Digital cycling series saw top teams compete through virtual Swiss countryside
Five nightly races allowed organisers of Tour de Suisse to recoup some broadcast and sponsorship revenues
Virtual reality here to stay beyond end of lockdown to broaden cycling’s year-round offering
A few months into the Covid-19 pandemic and sport is getting used to fast turnarounds, after the live events landscape was eviscerated by lockdowns and rights-holders scrambled to put together virtual replacements as they look to offer value to sponsors, fill broadcasting schedules, and continue to engage fanbases.
Cycling is no exception and in April, the Digital Swiss 5 was shown by major broadcasters around the world just weeks after it was conceived, the result of a three-way collaboration between the team-owned media, marketing and technology company Velon, Tour de Suisse organiser Cycling Unlimited, and virtual cycling platform Rouvy.
What perhaps helped the Digital Swiss 5 to greater success than most is that cycling has long been investigating virtual and augmented reality experiences as a way to make iconic routes accessible to cyclists wherever they happen to be in the world. Rouvy’s technology employs a smart roller device on the back of a stationary bike, which adjusts the pedal resistance based on the topography of the race in question, with the road rendered in detailed virtual reality on a screen in front of the rider. Last year, the company partnered with Cycling Unlimited with the intention of allowing amateurs to test themselves against professionals on the course of this year’s Tour de Suisse, which Rouvy had recreated in painstaking detail inside its app.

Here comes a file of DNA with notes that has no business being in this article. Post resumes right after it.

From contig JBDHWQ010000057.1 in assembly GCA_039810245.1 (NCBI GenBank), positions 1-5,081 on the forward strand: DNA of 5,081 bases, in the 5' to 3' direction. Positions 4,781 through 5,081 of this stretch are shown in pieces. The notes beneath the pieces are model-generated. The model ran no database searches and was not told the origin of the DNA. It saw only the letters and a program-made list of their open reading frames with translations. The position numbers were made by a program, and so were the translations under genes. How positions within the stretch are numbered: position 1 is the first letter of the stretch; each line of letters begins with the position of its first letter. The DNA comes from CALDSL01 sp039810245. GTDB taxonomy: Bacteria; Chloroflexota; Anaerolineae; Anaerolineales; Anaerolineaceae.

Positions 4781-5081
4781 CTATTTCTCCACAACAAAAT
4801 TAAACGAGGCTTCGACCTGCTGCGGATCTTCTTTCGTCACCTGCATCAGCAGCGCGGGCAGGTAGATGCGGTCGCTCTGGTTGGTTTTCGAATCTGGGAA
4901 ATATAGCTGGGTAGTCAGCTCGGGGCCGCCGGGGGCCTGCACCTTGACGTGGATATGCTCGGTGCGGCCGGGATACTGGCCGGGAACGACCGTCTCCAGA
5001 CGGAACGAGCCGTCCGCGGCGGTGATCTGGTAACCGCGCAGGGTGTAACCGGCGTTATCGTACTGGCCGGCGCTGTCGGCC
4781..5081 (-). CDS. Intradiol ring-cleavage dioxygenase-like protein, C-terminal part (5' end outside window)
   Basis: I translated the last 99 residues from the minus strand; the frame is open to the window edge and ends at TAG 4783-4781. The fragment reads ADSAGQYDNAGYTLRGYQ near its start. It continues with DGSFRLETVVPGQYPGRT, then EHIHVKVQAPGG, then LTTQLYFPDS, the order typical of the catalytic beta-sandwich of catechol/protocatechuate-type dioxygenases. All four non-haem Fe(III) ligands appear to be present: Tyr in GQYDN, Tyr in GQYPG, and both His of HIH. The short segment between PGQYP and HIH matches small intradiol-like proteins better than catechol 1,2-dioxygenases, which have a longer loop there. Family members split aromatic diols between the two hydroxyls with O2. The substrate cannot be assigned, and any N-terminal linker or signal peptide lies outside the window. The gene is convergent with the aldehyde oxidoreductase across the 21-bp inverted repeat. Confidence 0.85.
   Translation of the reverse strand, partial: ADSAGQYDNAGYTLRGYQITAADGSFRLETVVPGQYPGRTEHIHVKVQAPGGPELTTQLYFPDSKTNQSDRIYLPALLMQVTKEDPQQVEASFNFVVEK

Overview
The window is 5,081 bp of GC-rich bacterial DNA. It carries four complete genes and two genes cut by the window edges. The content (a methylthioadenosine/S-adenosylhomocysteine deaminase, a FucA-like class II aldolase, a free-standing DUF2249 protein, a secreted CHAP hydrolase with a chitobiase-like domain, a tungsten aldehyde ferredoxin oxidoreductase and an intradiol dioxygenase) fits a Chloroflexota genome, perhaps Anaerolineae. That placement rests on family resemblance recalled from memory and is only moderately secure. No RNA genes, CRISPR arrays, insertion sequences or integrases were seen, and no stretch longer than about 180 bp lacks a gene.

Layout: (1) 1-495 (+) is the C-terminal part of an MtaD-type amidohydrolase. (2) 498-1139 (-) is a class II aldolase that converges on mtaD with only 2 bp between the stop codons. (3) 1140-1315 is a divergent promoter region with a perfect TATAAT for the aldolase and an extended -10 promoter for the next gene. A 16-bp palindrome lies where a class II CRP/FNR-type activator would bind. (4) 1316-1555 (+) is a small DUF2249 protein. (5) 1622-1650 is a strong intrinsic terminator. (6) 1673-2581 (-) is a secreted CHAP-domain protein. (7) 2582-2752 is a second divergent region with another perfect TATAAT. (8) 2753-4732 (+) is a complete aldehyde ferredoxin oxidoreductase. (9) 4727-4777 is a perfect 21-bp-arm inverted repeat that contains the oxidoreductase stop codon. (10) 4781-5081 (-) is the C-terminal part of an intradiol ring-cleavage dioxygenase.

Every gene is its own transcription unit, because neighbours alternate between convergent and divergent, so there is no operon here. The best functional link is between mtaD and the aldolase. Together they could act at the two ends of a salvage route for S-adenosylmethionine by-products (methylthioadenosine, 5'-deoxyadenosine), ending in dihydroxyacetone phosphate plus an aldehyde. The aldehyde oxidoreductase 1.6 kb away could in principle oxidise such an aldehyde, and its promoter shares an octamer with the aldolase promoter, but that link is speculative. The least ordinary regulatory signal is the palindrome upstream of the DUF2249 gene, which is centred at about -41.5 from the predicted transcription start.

(Photo by Sam Buchli/Cycling Unimited)When it became clear that the Tour de Suisse was unlikely to go ahead this year, Cycling Unlimited approached Velon, the media, marketing and technology company, about using the technology to put on professional races.
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